Mechanistic aspects of the hematin-mediated increases in brain monooxygenase activities

C. J. Omiecinski, M. J. Namkung, M. R. Juchau

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19 Scopus citations


Addition of micromolar concentrations of hematin to reaction vessels containing 9000g supernatant fractions brain homogenates together with cofactors necessary for monooxygenation resulted in up to 70-fold increases in rates of benzo[a]pyrene hydroxylation relative to rates observed for incubations performed in the absence of hematin. Time course determinations revealed the hematin-independent activity to be linear with time for at least 2 hr while the hematin-dependent activity was nonlinear, following an upward hyperbolic course of product formation. Preincubation of samples in the presence of substrate and cofactors before the additions of hematin resulted in increased initial rates for the hematin-dependent reaction. However, preincubations of supernatant fractions with hematin alone did not result in increases in initial reactions rates. At equivalent heme concentrations, hemoglobin was approximately one-ninth as effective as hematin in eliciting the stimulatory response, whereas protoporphyrin IX, biliverdin, myoglobin, catalase, and FeCl2 were essentially ineffective in producing enhanced rates of reaction. Hematin did not produce increases in metabolic rates when incubated with hepatic homogenates. Both hematin-dependent and hematin-independent activities were found to be inhibited by carbon monoxide, aniline, cytochrome c, 17β-estradiol, 7,8-benzoflavone, butylated hydroxyanisole, and 2-mercaptoethanol. Increasing enzymatic activities by pretreating animals with phenobarbital, 3-methylcholanthrene, or Aroclor 1254 caused a decrease in the stimulatory capabilities of hematin in vitro. Hematin also produced increases in rates of oxidative metabolism of 7,12-dimethylbenz[a]anthracene and 17β-estradiol, but not of N-2-fluorenylacetamide. Metabolic profiles obtained with high-pressure liquid chromatography and benzo[a]pyrene or 7,12-dimethylbenz[a]anthracene as substrate illustrated that additions of hematin increased the quantity of individual metabolites produced without causing qualitative changes in the metabolic profiles.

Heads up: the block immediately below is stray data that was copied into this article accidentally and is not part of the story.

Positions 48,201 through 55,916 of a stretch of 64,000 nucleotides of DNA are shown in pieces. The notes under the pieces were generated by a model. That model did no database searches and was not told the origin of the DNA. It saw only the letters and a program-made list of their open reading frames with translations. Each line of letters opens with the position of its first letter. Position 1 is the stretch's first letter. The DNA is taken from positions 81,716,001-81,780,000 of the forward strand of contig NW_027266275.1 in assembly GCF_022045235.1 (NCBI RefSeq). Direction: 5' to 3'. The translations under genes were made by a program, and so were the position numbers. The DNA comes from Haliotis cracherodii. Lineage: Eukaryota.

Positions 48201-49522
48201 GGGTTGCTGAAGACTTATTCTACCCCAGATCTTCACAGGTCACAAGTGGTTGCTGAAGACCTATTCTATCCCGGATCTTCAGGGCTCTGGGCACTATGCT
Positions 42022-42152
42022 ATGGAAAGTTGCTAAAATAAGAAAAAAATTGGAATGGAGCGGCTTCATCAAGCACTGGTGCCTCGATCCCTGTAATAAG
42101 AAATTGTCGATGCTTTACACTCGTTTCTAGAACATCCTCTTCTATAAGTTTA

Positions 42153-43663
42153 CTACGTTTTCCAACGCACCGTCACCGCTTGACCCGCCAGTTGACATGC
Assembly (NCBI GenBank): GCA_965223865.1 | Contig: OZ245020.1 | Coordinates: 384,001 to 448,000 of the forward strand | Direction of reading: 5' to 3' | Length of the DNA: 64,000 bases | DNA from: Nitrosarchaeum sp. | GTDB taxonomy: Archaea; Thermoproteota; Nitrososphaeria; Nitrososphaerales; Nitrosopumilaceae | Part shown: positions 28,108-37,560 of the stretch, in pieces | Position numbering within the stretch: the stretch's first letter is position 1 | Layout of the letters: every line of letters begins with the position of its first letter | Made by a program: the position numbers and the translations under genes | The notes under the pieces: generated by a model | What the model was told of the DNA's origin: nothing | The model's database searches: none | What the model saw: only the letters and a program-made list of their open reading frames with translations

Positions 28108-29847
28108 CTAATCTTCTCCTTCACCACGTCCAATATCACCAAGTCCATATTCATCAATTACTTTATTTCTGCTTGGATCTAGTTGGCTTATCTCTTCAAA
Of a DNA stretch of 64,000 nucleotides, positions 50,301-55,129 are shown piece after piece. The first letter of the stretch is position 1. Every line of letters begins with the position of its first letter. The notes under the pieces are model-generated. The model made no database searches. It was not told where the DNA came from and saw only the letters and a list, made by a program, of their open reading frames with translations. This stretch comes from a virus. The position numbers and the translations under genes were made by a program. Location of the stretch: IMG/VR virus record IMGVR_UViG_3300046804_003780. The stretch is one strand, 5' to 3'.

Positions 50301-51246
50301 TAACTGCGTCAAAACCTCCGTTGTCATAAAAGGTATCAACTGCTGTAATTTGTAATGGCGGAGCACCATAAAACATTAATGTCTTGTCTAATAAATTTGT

Original languageEnglish (US)
Pages (from-to)225-232
Number of pages8
JournalMolecular pharmacology
Issue number2
StatePublished - 1980

All Science Journal Classification (ASJC) codes

  • Molecular Medicine
  • Pharmacology


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